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#015. Race!

One of the purest forms of storytelling is the race. There is a clear and defined goal in a race. The conflict easily comes from multiple parties wanting to reach that goal first. While the goal can be almost anything, from a literal finish line, to a buried treasure, to time itself, it always propels the protagonist to hurtle speedily toward that goal. In this society filled with instant gratification, everything happens so fast that it seems like we’re always racing toward something, even if it’s unimportant. I guess that’s just based on some psychological conditioning. Those who are faster, stronger, and smarter tend to win the race, but even those without the aforementioned qualities will do their best, hoping that they can rely on luck to bring them to the finish line. This week’s two movies center around races, and what it takes to reach that goal.

Speed Racer
Year: 2008
Rating: PG
Length: 135 minutes / 2.25 hours

It is blatantly obvious that this movie is about a race. Heck, the main character’s last name is “Racer”, which gives a sense of the family’s priorities in life. Of course, just traversing a course from start to finish would be boring, so to spice things up, the cars are all outfitted in such a way that would make James Bond drool. What’s even better is that there’s not just one race in this movie, but several. All exploring exotic settings and the racetracks that inhabit them. But the real question remains: what drives Speed Racer to race? The film starts with the explanation that he was born to go fast, but is there more to his motivation to win than merely a hereditary characteristic?

Speed Racer starts with the aforementioned explanation of the main character’s ambition and quickly moves to the goal of being the best and fastest driver in the world. But soon, the audience starts to wonder if this goal is to prove something. After turning down a sponsorship from a large corporation in order to stay loyal to the family racing team, it starts to look like he wants to show the quality of a home-grown support system. However, Speed’s older brother Rex died many years ago in a race. Is his desire to be the best racer something to avenge his brother? Is it to show that he can succeed where his brother once failed? Could it be both? As Speed races to the finish lines standing in his way, his opponents don’t make reaching his goal very easy. Despite crippling odds, can Speed Racer be the best driver ever?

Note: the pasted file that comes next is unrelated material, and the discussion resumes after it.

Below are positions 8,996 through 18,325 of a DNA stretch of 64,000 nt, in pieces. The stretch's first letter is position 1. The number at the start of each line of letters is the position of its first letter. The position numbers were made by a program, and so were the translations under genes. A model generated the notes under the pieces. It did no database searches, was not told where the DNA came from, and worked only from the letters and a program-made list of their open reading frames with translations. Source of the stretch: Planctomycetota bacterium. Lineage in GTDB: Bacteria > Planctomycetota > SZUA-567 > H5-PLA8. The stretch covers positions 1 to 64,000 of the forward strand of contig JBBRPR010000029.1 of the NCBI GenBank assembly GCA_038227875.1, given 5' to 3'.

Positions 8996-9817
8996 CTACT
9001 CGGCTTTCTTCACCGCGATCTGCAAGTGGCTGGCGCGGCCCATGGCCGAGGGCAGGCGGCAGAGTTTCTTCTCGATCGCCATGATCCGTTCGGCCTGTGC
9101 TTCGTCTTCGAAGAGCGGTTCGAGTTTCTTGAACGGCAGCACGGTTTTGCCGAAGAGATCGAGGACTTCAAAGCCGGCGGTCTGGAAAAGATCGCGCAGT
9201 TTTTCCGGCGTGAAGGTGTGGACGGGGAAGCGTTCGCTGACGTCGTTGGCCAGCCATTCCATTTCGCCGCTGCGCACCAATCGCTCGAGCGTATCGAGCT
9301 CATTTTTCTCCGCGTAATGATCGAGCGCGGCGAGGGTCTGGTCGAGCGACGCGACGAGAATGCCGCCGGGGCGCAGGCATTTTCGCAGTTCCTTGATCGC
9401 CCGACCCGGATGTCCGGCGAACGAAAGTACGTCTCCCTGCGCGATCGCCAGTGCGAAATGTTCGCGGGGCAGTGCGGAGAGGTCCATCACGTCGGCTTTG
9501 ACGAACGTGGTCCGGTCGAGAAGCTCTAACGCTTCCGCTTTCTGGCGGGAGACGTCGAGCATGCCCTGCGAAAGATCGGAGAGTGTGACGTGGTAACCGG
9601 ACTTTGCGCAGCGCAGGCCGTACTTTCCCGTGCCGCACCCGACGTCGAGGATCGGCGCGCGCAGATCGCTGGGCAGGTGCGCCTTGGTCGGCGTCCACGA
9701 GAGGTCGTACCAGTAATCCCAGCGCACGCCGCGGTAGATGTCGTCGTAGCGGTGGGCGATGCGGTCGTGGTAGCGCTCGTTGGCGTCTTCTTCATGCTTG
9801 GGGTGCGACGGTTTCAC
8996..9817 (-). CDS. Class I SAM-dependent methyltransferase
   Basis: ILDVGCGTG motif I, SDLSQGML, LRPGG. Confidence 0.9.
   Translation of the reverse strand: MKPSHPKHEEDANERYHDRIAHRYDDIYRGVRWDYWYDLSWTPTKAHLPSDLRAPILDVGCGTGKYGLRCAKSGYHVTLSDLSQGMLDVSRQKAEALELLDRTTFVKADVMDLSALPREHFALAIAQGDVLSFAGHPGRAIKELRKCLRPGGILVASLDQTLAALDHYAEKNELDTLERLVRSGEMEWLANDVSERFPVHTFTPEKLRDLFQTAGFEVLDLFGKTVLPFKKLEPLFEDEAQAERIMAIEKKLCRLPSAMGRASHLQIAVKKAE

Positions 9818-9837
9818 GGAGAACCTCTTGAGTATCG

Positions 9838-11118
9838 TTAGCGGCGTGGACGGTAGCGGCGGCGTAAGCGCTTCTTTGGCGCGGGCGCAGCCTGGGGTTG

It’s a Mad, Mad, Mad, Mad World
Year: 1963
Rating: G
Length: 154 minutes / 2.57 hours

“Greed . . . for lack of a better word . . . is good.” While these words from the 1987 film Wall Street refer to insider trading and the lack of scruples in stock brokering, they could be reapplied to this classic film by adding “for comedy!” It’s a Mad, Mad, Mad, Mad World is a must see for anyone who wants a good laugh and is one of the foundations of good comedic films. In fact, not only did The Simpsons heavily reference this movie in the season 5 episode, “Homer the Vigilante”, but it was remade in 2001 as Rat Race. Of course, with an all star cast of comedic legends, it’s no wonder why some consider it to be the funniest film of all time.

Even by today’s standards, $350,000 is a sizable amount of money that I’m certain people would gladly fight over. As it would just so happen, that exact amount of money is up for grabs to four different groups of people who try to help at a car accident. The accident was caused when a thief, freshly released from jail, hurriedly drives his car too fast and happens to drive off a cliff. This thief is trying to get to where his horde is stashed from before he was caught. As more and more people learn of the prize, the race becomes more and more ridiculous. What could have been a simple act of sharing spirals out of control as everyone tries to be the first to make it to the “X” that marks the spot.

2 sum it up: 2 films, 2 photo finishes

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One response to “#015. Race!

  1. Pingback: End of Act One | Cinema Connections

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